From black blocs and Black Lives Matter to Victorian mourning, the Golden Globes protest played on a rich sartorial historyby Johanna Thomas-Corr / January 9, 2018 / Leave a comment
Listening to the news on Monday morning, I wondered if we had slipped overnight into Naomi Alderman’s feminist sci-fi novel, The Power. There was a rare thematic unity to the items on the 8 o’clock news: the resignation of the BBC’s own China editor over gender pay disparities; the news that women are at risk of undiagnosed heart attacks; and, top of the agenda, the Golden Globes. It’s usually treated as the “fun” item. This time the male newsreader sounded like he was announcing a natural disaster.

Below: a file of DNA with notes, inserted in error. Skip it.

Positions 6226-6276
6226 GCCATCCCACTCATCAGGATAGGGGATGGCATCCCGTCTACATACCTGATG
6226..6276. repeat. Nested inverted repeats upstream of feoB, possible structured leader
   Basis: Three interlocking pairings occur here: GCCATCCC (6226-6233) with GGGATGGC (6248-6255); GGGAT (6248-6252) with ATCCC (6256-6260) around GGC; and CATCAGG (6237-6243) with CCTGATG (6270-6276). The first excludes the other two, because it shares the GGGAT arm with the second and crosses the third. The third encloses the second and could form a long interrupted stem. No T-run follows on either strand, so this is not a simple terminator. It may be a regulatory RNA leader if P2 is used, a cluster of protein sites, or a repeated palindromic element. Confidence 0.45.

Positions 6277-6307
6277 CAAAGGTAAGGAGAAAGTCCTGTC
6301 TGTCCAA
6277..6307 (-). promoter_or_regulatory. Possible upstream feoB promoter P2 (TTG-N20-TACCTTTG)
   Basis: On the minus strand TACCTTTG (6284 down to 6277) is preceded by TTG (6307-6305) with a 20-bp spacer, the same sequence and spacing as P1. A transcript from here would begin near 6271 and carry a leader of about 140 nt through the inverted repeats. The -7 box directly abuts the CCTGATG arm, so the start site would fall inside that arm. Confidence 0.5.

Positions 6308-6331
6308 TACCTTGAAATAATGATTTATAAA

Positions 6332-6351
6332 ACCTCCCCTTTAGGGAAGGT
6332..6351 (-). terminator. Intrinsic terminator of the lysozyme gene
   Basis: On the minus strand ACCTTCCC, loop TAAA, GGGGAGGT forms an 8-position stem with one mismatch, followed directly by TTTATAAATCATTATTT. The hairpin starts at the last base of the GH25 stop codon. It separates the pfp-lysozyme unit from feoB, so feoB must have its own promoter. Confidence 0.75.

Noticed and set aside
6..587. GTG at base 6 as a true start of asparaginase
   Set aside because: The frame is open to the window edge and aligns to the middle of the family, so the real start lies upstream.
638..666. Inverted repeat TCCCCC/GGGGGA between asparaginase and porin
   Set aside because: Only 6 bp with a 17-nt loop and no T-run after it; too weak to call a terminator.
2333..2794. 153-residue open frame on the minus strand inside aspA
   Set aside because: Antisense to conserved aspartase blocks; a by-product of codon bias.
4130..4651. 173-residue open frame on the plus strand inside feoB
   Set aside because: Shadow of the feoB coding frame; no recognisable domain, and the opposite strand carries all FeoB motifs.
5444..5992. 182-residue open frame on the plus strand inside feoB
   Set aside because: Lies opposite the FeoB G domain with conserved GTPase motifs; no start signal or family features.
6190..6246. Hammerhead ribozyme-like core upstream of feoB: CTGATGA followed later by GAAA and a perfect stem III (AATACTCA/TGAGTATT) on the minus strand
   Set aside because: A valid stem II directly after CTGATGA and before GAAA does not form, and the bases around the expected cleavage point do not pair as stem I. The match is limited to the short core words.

There was a hurricane-like force to Oprah Winfrey using the occasion to call time on “brutally powerful men.” Leading the way with four awards was Three Billboards Outside Ebbing, Missouri, a film about violence against women. Stars turned up clothed uniformly in black. Black was the palate and black was the mood, as the film industry’s award season played out in the long shadow of Harvey Weinstein.
Of course, there have been plenty of hashtaggable cause celebres in Hollywood (#OscarsSoWhite, #AskHerMore) but it’s hard to remember such a widely co-ordinated campaign as #whywewearblack—one that put any issue before froth, fantasia and designer name-dropping.